Is FDA Warning a Precursor to More Stem Cell Regulation?


Two stem cell clinics, one in California and the other in Florida, were on the receiving end of action taken by the FDA this past summer. In addressing the action, FDA Commissioner Scott Gottlieb promised further action against clinics offering experimental stem cell treatments that go above and beyond the “same basic function” standard the FDA has already set for such procedures. Now the question is this: is the FDA warning a precursor to more stem cell regulation?

Attorney and research professional Dr. A. Rahman Ford, a proponent of personal stem cell therapies, wrote an excellent piece for the Pain News Network published shortly after the FDA action and Gottlieb’s remarks. In it, he offered hope for the future of stem cell therapies based on some of the things Gottlieb said. But Dr. Ford was also admittedly circumspect.

Ford recognizes that the FDA has a long and checkered history of implementing regulations that place unnecessary burdens on doctors, researchers, and companies that create new and innovative treatments. He worries, based on that history, that the FDA is getting ready to begin flexing its muscle to curtail the growth of regenerative medicine – and stem cell therapy, in particular. Ford and others believe this would be a terrible mistake.

The Good News

The good news we can glean from Gottlieb’s remarks did not escape Dr. Ford. For example, Ford mentioned Gottlieb’s acknowledgment that stem cells offer “significant promise for transformative and potentially curative treatments” for certain chronic conditions, including chronic pain. The fact that the government officially recognizes such promise gives stem cell proponents hope that the FDA might encourage regenerative medicine therapies rather than trying to restrict them.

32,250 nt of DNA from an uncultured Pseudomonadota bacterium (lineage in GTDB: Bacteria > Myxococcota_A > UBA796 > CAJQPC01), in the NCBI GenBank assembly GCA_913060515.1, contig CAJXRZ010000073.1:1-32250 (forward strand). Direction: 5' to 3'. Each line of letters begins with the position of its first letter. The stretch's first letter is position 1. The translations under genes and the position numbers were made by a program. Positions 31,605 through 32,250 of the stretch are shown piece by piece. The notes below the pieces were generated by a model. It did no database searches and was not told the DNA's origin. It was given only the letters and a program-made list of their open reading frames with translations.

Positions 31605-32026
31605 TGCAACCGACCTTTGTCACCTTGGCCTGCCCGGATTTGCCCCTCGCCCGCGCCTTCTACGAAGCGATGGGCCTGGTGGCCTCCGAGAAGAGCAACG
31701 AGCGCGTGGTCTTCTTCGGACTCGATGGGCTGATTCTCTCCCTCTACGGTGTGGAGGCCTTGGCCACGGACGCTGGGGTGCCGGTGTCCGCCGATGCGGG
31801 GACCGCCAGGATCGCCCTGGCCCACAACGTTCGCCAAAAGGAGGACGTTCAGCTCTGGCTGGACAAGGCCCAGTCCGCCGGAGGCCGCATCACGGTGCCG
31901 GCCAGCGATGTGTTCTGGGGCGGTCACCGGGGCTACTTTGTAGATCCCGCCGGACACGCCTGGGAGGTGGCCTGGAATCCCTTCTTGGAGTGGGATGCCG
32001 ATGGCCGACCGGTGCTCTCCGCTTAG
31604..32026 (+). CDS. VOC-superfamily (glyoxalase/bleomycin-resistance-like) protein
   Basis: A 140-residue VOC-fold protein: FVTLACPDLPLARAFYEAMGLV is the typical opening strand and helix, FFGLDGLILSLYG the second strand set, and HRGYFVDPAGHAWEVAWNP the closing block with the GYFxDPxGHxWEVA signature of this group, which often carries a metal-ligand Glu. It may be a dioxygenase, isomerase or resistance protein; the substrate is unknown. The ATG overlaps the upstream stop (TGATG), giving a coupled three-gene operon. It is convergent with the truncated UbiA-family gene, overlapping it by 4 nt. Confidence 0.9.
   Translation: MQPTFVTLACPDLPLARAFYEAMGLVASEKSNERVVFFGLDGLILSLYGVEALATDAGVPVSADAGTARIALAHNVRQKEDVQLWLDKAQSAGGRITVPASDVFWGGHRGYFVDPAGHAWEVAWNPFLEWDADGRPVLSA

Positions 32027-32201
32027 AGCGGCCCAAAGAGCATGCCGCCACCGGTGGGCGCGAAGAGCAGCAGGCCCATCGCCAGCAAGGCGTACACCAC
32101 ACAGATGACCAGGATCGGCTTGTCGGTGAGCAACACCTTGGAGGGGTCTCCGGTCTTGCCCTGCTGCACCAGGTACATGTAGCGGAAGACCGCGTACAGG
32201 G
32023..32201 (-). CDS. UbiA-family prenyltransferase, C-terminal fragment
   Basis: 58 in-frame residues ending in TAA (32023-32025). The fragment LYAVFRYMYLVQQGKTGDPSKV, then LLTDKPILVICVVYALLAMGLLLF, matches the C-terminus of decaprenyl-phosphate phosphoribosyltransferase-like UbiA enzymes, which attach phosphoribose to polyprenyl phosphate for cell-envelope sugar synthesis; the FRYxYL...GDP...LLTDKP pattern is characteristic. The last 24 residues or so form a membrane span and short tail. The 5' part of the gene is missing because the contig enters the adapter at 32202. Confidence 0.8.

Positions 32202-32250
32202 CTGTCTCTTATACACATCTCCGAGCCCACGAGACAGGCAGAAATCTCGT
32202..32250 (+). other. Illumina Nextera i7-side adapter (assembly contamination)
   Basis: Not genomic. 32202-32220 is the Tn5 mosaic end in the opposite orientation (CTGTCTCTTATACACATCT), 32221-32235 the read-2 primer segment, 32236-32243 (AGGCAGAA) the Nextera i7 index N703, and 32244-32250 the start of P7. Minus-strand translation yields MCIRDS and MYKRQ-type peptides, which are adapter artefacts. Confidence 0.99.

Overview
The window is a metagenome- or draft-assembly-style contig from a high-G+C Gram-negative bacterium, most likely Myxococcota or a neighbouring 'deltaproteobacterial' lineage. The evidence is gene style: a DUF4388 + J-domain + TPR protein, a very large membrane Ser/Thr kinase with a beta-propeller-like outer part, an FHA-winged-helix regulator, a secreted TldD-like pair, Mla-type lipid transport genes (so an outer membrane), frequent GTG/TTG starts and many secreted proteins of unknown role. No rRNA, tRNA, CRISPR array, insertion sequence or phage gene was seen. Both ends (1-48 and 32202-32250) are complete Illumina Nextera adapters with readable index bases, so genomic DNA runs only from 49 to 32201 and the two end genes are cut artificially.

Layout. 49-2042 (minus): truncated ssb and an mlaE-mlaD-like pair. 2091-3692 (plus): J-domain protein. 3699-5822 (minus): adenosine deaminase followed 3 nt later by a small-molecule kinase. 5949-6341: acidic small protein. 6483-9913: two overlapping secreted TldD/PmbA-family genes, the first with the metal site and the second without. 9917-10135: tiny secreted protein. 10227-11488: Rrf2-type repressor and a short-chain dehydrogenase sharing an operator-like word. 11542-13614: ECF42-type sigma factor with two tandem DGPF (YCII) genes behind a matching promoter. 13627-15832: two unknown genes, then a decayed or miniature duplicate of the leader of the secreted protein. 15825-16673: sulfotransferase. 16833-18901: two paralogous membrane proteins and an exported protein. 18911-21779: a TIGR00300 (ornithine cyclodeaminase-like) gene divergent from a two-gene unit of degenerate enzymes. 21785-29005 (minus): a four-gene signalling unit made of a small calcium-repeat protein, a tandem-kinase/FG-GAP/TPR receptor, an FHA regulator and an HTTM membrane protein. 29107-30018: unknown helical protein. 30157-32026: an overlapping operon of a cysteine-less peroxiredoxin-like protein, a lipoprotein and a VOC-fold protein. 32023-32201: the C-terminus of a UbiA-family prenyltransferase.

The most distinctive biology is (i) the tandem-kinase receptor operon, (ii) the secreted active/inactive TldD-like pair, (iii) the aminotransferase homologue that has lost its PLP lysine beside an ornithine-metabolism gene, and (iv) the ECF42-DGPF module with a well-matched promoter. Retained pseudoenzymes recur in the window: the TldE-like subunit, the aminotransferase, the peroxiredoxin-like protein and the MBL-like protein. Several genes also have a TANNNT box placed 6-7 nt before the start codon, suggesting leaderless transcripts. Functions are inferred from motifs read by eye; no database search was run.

Second, Gottlieb acknowledged the current environment of legal uncertainty surrounding practitioners who offer unproven and potentially risky treatments for things like cancer and macular degeneration. Ford agrees with the concept that some regulation may be necessary to rein in that small percentage of doctors who practice medicine unscrupulously.

Finally, Ford was heartened by Gottlieb’s acknowledgment of the existing distinction between medical products and the principle of the ‘practice of medicine’. Even though that distinction can be blurred from time to time, it still exists.

Under current FDA standards, autologous stem cell therapies (those therapies that use material donated by the patient being treated) fall under the general practice of medicine because nothing foreign is being introduced to the patient during treatment. The patient’s own cells are harvested, processed, and returned through an injection at the treatment site. To reclassify autologous stem cells as medical products would open the door to significant and restrictive FDA control.

Let’s Hope for the Best

Ford is correct in his assessment that the FDA’s history is not one that instills a lot of confidence in doctors and researchers. Therefore, proponents of stem cell therapy and other regenerative medicine procedures can only continue what they are doing and hope for the best.

At Advanced Regenerative Medicine Institute (ARMI) in Utah, continuing with current practices involves training doctors to safely and correctly administer PRP and stem cell therapies. ARMI has already trained hundreds of doctors at sites around the country. The hope is that they will be able to continue doing so without the burden of unnecessary FDA regulations.

In the meantime, we all sincerely hope that clinics that would otherwise follow in the footsteps of the California and Florida clinics targeted by the FDA change their ways. Hopefully they will make the decision to stop putting the entire field of regenerative medicine at risk simply for their own gain. We shall see.

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